“We will be 300-400 people, some are coming from Melbourne to beat the shit out of you (kuttapa karne). Our group is bringing mike and speaker, we will capture the stage and anyone who tries to stop us will know who we are,’explained Harmeet.
This phone call and threatening text messages made the matter very serious for the Kaur-Thakur couple and they decided to make the police complain to South Australia Police.
Rajesh Thakur told The Australia today, “I received a call from Gurshiminder Singh Mintu Brar on 22 March, he also threatened us saying if the Vaisakhi Mela goes ahead there will be Hindu-Sikh riots.”
“Mintu Brar told me that he is in touch with all three gurudwaras in Adelaide and some Melbourne Sikh groups (Jathebandiya) who are ready to come in Vaisakhi Mela and run amok,” said Mr. Thakur.
However, Two Gurudwaras of Adelaide have categorically denied anything to do with Mintu Brar.
“I will be in the USA on Vaisakhi Mela day now you decide what you want for your program riots between community members or you are ready to change name, Mintu Brar asked me”said Rajesh Thakur.
The Australia Today contacted Gurshiminder Singh Mintu Brar.
He told The Australia Today from Sydney Airport, “I deny all the allegations.”
“I was simply trying to mediate between two groups, I requested organisers of Vaisakhi Mela to come and talk to Gurinder Jit Singh Jassar for resolving the issue,” added Mintu Brar.
However, Mintu Brar agreed that Facebook posts by Gurinder Jit Singh Jassar were inappropriate and threatening in nature.
Vaisakhi or Baisakh has been celebrated as a harvest festival in North Indian state of Punjab where farmers offered thanks for a plentiful harvest.
It became popular amongst the Sikh community after Guru Gobind Singh chose the festival as the moment to establish the Khalsa in 1699.
Amrik Singh Thandi is a Sikh leader in Adelaide and a member of the Sikh Society of South Australia.
Mr. Thandi told The Australia Today, “Vaisakhi Mela is common for Hindu, Sikh, Christian, and Muslims of Punjab. Nobody can claim it and in my view, the name should not be changed, Vaisakhi Mela should go on as it is.”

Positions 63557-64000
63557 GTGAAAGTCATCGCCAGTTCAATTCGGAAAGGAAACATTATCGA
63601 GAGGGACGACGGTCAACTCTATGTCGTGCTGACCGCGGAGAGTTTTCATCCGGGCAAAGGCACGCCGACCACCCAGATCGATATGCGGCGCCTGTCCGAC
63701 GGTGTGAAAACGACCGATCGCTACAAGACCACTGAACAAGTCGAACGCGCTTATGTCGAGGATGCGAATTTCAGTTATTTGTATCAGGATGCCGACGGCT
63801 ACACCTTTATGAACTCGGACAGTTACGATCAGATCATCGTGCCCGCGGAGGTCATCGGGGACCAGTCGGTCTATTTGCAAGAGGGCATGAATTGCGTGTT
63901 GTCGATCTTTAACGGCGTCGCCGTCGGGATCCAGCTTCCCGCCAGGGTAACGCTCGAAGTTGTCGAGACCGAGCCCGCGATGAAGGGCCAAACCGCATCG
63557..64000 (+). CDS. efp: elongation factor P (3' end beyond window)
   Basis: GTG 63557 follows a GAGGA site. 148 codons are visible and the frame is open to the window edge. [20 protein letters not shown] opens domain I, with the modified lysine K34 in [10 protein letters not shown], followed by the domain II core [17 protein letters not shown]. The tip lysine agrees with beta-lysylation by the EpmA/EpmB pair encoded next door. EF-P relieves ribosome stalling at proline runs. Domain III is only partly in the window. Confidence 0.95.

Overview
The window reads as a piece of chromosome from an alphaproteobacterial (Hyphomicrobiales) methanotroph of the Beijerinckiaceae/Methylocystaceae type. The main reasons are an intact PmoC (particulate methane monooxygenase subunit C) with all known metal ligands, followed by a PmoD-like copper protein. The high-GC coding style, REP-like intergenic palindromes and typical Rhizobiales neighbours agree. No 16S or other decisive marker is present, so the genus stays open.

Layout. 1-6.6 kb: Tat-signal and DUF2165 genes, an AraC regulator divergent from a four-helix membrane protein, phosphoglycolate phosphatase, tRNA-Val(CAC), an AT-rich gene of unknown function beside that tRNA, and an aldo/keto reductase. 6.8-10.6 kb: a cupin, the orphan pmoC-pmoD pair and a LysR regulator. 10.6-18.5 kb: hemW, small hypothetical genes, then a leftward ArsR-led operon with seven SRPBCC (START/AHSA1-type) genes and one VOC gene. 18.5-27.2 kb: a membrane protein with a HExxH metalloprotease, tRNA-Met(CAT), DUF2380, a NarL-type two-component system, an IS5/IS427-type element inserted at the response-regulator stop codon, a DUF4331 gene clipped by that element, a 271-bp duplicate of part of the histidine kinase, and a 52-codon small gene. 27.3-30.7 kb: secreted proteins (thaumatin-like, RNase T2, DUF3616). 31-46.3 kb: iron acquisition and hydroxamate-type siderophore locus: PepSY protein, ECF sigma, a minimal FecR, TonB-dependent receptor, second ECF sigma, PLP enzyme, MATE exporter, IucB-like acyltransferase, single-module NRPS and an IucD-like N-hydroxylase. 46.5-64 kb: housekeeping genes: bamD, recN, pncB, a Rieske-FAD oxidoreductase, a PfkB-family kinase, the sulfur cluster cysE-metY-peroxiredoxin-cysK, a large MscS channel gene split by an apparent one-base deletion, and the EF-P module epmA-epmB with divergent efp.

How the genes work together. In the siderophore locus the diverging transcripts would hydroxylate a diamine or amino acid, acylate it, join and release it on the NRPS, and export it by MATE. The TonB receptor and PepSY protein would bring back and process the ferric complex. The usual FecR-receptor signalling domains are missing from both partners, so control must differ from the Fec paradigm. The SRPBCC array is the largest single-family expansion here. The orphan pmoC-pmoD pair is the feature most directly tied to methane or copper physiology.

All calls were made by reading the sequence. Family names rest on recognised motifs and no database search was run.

“Before Guru Nanak ji the first Sikh guru was born Vaisakhi month was still there in the Hindu calendar. If it was always there as a festival then why they want to change the name I can’t understand,”explained Mr Thandi.
Harmeet Kaur told The Australia Today, “We are so concerned about these threats that my kids are not able to attend school, we have not cooked and eaten food properly for a few days.”
“We are bringing communities together through this Vaisakhi Mela event, is that a crime?”questions Ms Kaur.
“The whole community is scared of these radical extremists that’s why my own friends are telling me we know you are right but can’t come out openly in your support,” teary Harmeet said.
Mahanvir Singh Grewal is President of Allenby Garden Gurudwara (Guru Nanak Sikh Society of Australia).
Mr. Grewal told The Australia Today, “Everybody does dance in India at the Vaisakhi festival, what’s the problem here in Australia.”
“These people asking to change name of Vaisakhi Mela just want to become famous by creating trouble for others,”said Mr Grewal
There is only one solution inform the Police and they will sort them out,” added Mr. Grewal.
South Australia Police has told The Australia today, “South Australia Police is aware of the upcoming Vaisakhi Mela festival. As with other community events, SAPOL works with organisers and conducts assessments to identify the level of police presence required. These assessments are conducted in the lead up to and during the event.”
“We encourage any person who at any time believes their own; or the safety of others may be at risk, to report that to the police as soon as possible.“
“My message to the community is, please attend Vaisakhi Mela in big numbers and enjoy food and cultural dances,” added Mr. Thandi.
Note: The Australia Today has tried to contact Gurinder Jit Singh Jassar, however, we have not received any response from him. In case he responds to us we will update the story.